Liberty Township’s $134,000 forged check that was cashed by the Royal Bank of Scotland on a used-car dealer’s account in Sidcup, Great Britain, remains unsolved after several months.
Tuesday Nancy Denutte, township fiscal officer, said, “I have not heard a thing.” She said she’s not heard or seen anything from the Delaware County Bank or from law enforcement since discovering the check.
While Denutte was reconciling checks to the township’s bank statement she came across the check. “‘Who is this?’ was the big thing that came to mind,” Denutte said when she first saw the canceled check last spring.
At a glance, the forged check looked authentic and included the signatures of all three township trustees and also the signature of Mark Gerber, the former township fiscal officer.
Looking at his signature on the forged check, Gerber said it was close to that of his. “This check looks too real to me,” Gerber told The Gazette at the time. “It looks too good not to possibly be a real one.”
According to Denutte, the creation of the forged check, in the amount of $134,000, and transaction possibly had all taken place online. It’s believed the trustees’ signatures came from signed public documents on the township’s website.
“To keep it from happening again, we have taken steps to make sure it doesn’t,” Denutte said.
Even though the check does look close to the real thing, it still should have been checked on before it was cashed, says one banking expert.
“You’re not going to get a British bank easily accepting a foreign check without some sort of investigation first,” said James Thurston, vice president of public relations of the Ohio Bankers League. “There would have been some sort of verification in the (United Kingdom).”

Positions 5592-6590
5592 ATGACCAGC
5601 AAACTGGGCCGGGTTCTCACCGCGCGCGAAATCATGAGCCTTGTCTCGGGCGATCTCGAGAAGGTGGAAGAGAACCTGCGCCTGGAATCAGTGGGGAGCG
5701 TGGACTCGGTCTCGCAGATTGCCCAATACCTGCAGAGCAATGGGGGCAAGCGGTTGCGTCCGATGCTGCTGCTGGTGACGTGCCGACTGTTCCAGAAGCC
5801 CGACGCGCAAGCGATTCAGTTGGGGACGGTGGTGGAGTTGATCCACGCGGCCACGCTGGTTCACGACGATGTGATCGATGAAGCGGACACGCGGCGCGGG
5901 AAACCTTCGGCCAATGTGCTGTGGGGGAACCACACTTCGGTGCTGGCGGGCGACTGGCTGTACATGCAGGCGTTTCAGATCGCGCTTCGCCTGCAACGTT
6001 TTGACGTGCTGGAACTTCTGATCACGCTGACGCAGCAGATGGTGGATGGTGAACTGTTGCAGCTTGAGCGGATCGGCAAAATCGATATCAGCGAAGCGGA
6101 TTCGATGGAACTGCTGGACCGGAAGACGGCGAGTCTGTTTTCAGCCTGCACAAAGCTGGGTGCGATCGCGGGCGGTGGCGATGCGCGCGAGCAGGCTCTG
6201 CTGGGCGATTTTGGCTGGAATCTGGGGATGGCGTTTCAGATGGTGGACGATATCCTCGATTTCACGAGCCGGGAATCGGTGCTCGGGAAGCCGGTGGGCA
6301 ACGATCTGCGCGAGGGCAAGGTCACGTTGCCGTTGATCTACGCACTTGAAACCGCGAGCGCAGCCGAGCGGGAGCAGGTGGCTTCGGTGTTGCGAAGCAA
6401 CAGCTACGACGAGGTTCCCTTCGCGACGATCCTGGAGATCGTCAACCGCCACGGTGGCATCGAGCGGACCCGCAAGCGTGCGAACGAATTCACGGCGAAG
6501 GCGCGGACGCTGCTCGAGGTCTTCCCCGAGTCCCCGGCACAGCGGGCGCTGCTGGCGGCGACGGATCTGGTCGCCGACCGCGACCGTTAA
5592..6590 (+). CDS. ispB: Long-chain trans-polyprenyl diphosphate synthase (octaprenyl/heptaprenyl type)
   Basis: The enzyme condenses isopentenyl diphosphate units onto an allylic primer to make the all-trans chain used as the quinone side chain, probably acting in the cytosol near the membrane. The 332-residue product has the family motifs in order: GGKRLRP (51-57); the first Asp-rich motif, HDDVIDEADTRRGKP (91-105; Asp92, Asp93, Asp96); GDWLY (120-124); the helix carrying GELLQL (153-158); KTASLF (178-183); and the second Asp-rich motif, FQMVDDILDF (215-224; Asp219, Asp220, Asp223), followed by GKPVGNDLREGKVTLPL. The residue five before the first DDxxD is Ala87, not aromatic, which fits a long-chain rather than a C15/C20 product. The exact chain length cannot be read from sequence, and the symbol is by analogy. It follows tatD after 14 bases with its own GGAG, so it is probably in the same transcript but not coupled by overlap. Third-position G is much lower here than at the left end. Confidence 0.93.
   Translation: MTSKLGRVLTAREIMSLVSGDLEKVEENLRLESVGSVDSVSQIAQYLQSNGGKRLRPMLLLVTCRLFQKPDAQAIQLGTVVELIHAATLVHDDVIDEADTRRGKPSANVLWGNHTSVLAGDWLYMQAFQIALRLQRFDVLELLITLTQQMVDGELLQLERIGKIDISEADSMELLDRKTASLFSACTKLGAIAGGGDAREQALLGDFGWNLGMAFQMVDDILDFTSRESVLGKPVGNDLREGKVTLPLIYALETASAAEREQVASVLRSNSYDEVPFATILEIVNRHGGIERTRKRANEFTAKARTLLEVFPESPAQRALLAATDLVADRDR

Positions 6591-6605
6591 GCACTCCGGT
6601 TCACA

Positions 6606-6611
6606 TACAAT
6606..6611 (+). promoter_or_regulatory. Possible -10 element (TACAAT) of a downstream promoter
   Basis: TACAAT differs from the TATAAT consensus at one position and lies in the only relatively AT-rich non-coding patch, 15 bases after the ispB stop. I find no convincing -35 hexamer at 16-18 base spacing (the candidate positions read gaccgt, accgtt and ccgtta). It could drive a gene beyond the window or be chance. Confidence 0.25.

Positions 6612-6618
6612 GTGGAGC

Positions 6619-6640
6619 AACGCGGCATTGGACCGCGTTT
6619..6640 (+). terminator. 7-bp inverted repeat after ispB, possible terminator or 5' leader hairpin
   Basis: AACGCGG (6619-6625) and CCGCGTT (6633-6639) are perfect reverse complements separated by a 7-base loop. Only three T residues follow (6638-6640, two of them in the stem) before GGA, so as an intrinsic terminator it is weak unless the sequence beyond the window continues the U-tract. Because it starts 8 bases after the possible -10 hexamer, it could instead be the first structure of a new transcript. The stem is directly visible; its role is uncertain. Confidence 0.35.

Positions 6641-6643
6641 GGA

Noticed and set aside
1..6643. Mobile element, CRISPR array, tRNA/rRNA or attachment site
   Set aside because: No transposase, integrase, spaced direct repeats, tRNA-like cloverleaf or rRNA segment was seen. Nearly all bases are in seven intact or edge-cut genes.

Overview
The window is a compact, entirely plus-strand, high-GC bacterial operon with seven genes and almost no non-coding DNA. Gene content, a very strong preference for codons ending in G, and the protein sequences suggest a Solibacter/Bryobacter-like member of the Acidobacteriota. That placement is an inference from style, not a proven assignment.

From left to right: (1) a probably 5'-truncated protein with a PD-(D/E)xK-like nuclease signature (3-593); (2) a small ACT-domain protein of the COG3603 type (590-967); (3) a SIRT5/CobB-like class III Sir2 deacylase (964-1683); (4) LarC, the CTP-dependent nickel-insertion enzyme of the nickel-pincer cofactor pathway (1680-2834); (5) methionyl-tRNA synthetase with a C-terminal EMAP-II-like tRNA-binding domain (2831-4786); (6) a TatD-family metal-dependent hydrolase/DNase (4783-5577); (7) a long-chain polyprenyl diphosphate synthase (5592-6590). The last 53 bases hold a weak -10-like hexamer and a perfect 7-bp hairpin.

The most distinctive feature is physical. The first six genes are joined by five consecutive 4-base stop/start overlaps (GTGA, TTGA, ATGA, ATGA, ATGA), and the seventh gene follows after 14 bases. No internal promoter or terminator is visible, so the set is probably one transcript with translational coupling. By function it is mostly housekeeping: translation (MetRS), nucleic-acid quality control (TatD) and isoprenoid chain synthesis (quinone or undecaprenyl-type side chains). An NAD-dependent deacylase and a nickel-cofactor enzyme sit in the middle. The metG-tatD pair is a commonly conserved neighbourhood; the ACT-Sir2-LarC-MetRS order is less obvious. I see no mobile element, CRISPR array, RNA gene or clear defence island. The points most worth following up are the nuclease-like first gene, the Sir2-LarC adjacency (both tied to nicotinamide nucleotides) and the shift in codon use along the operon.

Thurston said check fraud typically consists of stolen checks or manipulated copies that have been cashed. But this case has taken forgery to a new level, he said.
“These criminals are becoming more sophisticated,” he said. “There seems to be a lot of moving parts to this one and, since the case involves the UK, it’s a complex case.”
When contacted by The Gazette previously, Thurston said that “Delaware County Bank has done all the right things” in crediting the township’s account immediately.
The bank has had no further comment.
The check was cashed by the Royal Bank of Scotland who sent it to the Delaware County Bank which has the township’s account. “I contacted our bank,” Denutte said earlier. “The money was back in our account the next day.”
Andrew Neilson, media relations manager for the Royal Bank of Scotland, said it’s standard procedure to hold funds on foreign checks until they are cleared by the issuing bank.
Township officials turned the check over to the Delaware County Sheriff’s Office on May 3, which then gave it to federal authorities.
D. Anthony Botkin may be reached at 740-413-0902 or on Twitter @dabotkin.